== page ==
Proper Use of Ribs
There’s no doubt that the proper use of ribs is essential to throwing well-surfaced and consistent pots on the potter’s wheel. However, with the wide variety of ribs out there it may at times be tricky to match a rib to your specific needs when shaping and finishing the surface of a pot, as well as to utilize a specific rib for its intended purpose. Let’s look at some of the basics of the more common ribs available, as well as introduce a few ideas for some modified and do-it-yourself ribs, all of which I have found work the most efficiently and consistently in my experience as a production potter. However, these demonstrations will certainly not cover each rib’s full potential as a useful tool for texture and design that’s limited only by the artist’s experimentation and imagination.
I will primarily focus on the steps that immediately follow the formation of a basic cylinder on the potters wheel. Ribs can be used for either straightening or curving the walls of the vessel to form the finished pot of your choice, as well as cleaning up and smoothing out finger ridges or scratchy surfaces, and to strengthen and extend the walls of a vessel beyond what’s considered comfortable. Please keep in mind that the wheel-thrown pieces in the following examples aren’t meant to be finished pots. I’m working with the simplest of forms to focus specifically on the ribs themselves, and encourage you to utilize these techniques on your own unique pieces.
This is probably the most commonly used wooden rib in pottery. This specific one, made by Kemper, is found in most pottery start up kits. I likely use one every time I’m at the wheel as it’s a versatile and useful tool and a great beginner’s rib. When brand new, these ribs have a nice sharp edge, which is necessary for producing clean and straight surfaces. Over time the edge dulls, but it can be easily brought back to life with a sander. The cylinder is about 1½ pounds of white stoneware I have just finished pulling into a basic starting form.
Holding the rib with the pointed end facing down, I’m pushing out from the inside of the cylinder into the long edge of the rib to give the form a vertical profile, thus removing finger ridges and cleaning excess moisture and slurry from the surface. Slowly continue this move to the top of the cylinder (1).
After straightening the vessel, the tip of the rib can be angled just so and pushed into the base of the form to give it an undercut that requires minimal clean up once it’s dried (2).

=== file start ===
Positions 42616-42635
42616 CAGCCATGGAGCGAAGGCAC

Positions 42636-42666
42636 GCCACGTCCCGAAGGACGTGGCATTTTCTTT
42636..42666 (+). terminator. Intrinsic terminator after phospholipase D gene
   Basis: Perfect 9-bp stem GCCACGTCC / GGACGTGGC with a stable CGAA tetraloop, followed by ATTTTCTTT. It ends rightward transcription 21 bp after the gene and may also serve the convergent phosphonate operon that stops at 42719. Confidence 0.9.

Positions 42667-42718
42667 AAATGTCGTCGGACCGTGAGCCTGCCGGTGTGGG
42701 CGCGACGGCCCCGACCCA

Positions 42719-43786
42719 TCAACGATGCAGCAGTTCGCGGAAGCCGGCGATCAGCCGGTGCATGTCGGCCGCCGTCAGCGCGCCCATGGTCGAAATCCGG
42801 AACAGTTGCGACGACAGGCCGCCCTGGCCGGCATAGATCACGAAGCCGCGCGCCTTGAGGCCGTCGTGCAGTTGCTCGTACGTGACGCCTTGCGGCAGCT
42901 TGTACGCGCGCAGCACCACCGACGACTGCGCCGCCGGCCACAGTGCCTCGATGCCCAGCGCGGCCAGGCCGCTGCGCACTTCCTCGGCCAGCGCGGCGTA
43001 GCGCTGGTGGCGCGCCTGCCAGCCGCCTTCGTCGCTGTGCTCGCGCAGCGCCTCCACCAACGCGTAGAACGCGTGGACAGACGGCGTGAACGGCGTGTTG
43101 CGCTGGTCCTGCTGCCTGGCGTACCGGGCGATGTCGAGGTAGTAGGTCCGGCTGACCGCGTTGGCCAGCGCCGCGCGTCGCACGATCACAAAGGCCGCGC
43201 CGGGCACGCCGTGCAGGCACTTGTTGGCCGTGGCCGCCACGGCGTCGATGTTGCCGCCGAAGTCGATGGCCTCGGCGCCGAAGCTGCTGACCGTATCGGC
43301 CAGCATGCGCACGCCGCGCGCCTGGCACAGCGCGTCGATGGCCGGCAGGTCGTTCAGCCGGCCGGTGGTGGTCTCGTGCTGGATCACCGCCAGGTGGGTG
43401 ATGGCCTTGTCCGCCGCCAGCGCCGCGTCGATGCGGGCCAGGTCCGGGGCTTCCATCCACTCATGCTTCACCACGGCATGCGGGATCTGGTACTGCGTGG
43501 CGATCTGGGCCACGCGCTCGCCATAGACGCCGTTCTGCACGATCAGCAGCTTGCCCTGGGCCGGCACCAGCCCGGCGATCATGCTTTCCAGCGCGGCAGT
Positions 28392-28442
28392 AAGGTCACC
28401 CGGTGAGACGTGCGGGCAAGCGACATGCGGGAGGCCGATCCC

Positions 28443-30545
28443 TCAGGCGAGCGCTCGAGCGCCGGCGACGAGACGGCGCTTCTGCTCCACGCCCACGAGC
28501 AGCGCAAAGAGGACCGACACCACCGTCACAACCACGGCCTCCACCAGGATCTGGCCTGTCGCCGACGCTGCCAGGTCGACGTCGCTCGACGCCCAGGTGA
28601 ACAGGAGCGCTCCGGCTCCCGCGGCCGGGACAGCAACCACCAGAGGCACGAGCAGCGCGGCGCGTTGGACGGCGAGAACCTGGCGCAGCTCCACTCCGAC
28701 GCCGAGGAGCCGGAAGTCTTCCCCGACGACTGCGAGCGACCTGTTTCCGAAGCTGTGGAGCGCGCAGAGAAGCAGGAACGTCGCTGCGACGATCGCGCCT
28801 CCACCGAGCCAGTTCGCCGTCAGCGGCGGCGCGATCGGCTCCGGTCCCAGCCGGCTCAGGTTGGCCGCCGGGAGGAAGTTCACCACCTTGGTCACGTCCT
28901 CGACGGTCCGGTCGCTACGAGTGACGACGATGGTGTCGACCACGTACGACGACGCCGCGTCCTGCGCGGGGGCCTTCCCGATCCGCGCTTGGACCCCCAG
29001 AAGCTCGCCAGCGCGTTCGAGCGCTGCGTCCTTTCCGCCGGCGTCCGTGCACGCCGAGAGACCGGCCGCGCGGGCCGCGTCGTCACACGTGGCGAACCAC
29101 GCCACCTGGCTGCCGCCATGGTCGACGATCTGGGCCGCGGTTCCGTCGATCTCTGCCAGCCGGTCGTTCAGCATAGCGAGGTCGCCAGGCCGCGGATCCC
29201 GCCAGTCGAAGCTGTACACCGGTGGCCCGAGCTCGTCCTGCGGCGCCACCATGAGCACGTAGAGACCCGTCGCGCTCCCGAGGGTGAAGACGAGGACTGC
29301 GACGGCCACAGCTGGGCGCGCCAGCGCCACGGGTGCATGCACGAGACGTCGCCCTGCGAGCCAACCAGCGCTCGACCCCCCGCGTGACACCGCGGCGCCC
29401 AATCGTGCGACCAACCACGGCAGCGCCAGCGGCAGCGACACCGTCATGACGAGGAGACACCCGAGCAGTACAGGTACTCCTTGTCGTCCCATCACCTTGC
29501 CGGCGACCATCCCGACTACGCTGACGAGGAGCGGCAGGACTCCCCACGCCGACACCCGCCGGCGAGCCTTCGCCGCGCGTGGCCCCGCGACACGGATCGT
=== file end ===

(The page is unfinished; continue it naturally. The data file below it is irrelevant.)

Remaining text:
Kitchen Countertop Sample
Here’s an example of a DIY rib. This is a kitchen countertop sample—they are free and plentiful at most home or flooring sales stores. What makes this a great rib is that it’s thin and rigid. Since the edge of this makeshift rib is so thin, there’s no need to keep its edge sharpened like the common wooden rib, so it will always leave behind a nicely cleaned and straight wall.
Just like in the first example, press into the edge of the rib from the inside of the cylinder from bottom to the top (3). Held flush against the wheel at about a 45° angle, this rib will also give a clean undercut to the bottom of the vessel (4).
There are many quality rubber or polymer ribs on the market, in different shapes and flexibility. The most common ones are the Sherrill Mudtools ribs (5). I use this rib (Mudtools Red Very Soft Polymer Rib, Shape 4) in the final step in cleaning the surface of a finished form as it is the softest of the Mudtools ribs and can be bent to fit the contour of your pot, whether straight or curved, with minimal pressure and a light touch so as not to dent the surface of the final form.
The cylinder in this example is the same piece shaped with the countertop rib in the previous example. As you can see in figure 4, though the rib did a great job in straightening out the wall, it didn’t do much for smoothing the surface completely, which is why I like to do the finishing touch with the rubber rib for a very polished surface.
Another example of a DIY rib is this custom profile rib I have made out of a plastic cutting board. This was made by tracing a form onto a cutting board, cutting it out with a jig saw, then using a Dremel tool with a sanding wheel bit to bevel and sharpen the edges, much like the edge of a basic wooden tool. Often I am tasked with making large numbers of matching bowls, so I find that a curved profile tool with a flat wide bottom that sits flush on the wheel head can help with quick shaping, surface cleaning, and consistency. Once you get the hang of using the curved profile of this tool, it can be used for a variety of different sizes of bowls.